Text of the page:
The marketing plan for Uber was wildly successful despite the obvious challenge of launching a service in over 100 countries that directly disrupted the powerful taxi industry. The market size for Uber is enormous, since it is literally any area where passenger ride services are needed, and there is an available labor supply of drivers. By literally taking over existing taxi markets by streamlining the process for both drivers and passengers, the company has quickly risen to be one of the largest in the world, valued at $40 billion (Rogers, 2015).
Uber has two levels, in terms of the product and the customer, because the target market is both drivers and passengers. The value proposition for customers is simple: a ride, much like a taxi, that is easier to hail, easier to track, easier to pay for and less expensive (Chen and Sheldon, 2016). For drivers it is the promise of work, when they want to work, on mostly their own terms. Unlike the regulated taxi market, becoming an Uber driver is easy.

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The macro-environment was a challenge for the senior leadership of Uber, particular sine they had a policy of launching the service first, and seeking regulatory permission later (Rogers, 2015). There was also substantial opposition to the service from taxi drivers, who organized many protests (Barro, 2014).

The opportunity is to continue aggressively entering new markets, including markets that are just modernizing or developing. The threat is the ease with which the model is copied on the small, regional scale now that Uber has opened the market to deregulated passenger services.

The product is typically described as a ride from pick up to destination, although there are many variations on this. For example, Uber Pool provides for sharing with others, and price savings. The product itself is not the passenger ride services, but the marketing and information management platform which matches passengers to drivers. The customer pays Uber directly using digital currency (either a linked debit or credit card, PayPal or similar services), and a proportion goes to Uber and a proportion goes to the driver. The driver is not an employee of Uber, but rather a private contractor who uses the application. To that end, both the drivers and the passengers represent the customer.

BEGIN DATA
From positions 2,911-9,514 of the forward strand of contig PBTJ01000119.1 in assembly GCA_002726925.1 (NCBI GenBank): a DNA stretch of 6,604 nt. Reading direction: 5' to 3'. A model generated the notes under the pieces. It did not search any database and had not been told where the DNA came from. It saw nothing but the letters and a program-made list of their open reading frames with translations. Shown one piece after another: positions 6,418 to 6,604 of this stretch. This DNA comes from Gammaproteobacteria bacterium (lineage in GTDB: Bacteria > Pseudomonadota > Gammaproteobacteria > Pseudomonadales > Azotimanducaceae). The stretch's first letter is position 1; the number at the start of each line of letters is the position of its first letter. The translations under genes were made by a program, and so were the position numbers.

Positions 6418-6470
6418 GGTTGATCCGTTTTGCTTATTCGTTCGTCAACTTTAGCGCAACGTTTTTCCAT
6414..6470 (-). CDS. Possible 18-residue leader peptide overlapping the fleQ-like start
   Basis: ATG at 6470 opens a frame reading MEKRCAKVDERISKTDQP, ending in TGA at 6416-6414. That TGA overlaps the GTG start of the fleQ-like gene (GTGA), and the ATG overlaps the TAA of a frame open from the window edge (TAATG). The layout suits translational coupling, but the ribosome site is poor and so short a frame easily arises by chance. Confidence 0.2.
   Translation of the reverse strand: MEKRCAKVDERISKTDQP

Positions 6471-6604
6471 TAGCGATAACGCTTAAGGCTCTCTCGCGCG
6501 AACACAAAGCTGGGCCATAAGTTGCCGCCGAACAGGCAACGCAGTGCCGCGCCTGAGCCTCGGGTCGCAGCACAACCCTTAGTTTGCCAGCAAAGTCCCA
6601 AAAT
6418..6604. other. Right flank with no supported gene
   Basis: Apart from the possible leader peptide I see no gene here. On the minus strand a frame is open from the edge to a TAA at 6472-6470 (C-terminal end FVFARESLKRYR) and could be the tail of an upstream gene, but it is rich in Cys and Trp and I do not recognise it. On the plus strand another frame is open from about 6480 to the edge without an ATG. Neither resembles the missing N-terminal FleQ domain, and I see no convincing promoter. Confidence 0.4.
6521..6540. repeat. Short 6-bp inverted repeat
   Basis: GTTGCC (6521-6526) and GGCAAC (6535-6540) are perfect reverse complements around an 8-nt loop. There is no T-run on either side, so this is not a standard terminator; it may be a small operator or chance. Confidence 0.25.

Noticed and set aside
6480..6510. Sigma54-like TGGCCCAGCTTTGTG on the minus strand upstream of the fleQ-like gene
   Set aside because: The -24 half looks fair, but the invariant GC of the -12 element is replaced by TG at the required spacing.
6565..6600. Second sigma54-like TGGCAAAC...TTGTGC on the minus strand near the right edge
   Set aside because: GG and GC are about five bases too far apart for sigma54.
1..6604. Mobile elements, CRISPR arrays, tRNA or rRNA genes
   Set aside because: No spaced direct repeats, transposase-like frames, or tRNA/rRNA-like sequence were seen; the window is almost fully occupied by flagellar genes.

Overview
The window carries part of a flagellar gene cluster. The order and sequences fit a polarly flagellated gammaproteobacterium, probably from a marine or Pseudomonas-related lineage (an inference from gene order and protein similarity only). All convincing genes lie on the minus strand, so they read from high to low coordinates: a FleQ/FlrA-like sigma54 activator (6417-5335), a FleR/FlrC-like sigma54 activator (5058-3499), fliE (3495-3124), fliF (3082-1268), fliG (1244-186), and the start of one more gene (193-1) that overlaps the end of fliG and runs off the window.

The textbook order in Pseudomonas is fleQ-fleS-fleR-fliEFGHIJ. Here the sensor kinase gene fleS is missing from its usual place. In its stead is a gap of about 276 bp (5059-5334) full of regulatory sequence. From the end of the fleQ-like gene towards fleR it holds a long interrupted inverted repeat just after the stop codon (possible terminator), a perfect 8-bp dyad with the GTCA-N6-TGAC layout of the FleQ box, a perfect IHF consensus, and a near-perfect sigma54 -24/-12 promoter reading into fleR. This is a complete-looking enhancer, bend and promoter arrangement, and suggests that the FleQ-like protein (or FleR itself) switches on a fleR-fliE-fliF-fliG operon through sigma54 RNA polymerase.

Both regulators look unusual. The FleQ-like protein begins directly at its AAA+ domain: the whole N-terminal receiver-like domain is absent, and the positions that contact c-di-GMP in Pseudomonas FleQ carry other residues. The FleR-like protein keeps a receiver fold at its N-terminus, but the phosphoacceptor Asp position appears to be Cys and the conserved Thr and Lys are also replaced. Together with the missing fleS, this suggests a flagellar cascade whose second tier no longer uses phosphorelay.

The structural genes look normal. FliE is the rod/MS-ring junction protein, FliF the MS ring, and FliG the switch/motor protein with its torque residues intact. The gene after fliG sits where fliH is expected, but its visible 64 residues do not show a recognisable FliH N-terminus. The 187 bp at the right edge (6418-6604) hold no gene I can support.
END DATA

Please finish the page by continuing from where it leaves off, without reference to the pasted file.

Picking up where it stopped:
The pricing strategy much balance the needs of Uber’s two kinds of customers- passengers and drivers. To that end, there are features built right into the application that implements basic ideas from economics. When demand is high, for example, there is surge pricing, which can be two, three and even four times the regular pricing (Chen and Sheldon, 2016). This helps to ensure that enough drivers have an incentive when demand is unusually high for events or due to weather (Chen and Sheldon, 2016).

The company hardly seems to need any recommendations, given the rapid growth resulting in a global market leadership that has disrupted and permanently damaged the regulated taxi industry (Cramer. and Krueger, 2016). Take for example the New York City market for taxi medallions, which under the regulated industry were worth over a million dollars and assured cab drivers of retirement (Barro, 2014). Now, because of Uber and similar services, they are worth less than $35,000 due to fallen demand (Barro, 2014). This was no small feat. There have been several backlash movements against Uber, with allegations that include assault, steps management (Rogers, 2015). The company has adopted many positions that illustrate a commitment to corporate social responsibility, including participation in food drives and immunizations drives. Despite this, it only takes one bad incident with considerable publicity to undo the good will that these sort of programs need to bring. Uber needs what amounts to an attitude change. Being as big as it is today it is no longer an underdog taking out the powerful regulated taxi industry. If people turn their backs on Uber because they perceive it to be uncaring in response to the needs of customers, then Uber will be known as the company who created the new business model, but was ultimately displaced from the market with a fall that was just as rapid as its rise.

Uber has proven to be a giant and the leader in multinational passenger services by launching its information management platform that matches drivers and riders. The aggressive marketing plan, combined with the value proposition, resulted in rapid adoption and growth in sales.

    References
  • Barro, J., 2014. Under pressure from Uber, taxi medallion prices are plummeting. The New York Times.
  • Chen, M.K. and Sheldon, M., 2016, July. Dynamic Pricing in a Labor Market: Surge Pricing and Flexible Work on the Uber Platform. In EC (p. 455).
  • Cramer, J. and Krueger, A.B., 2016. Disruptive change in the taxi business: The case of Uber. American Economic Review, 106(5), pp.177-82.
  • Rogers, B., 2015. The social costs of Uber. U. Chi. L. Rev. Dialogue, 82, p.85.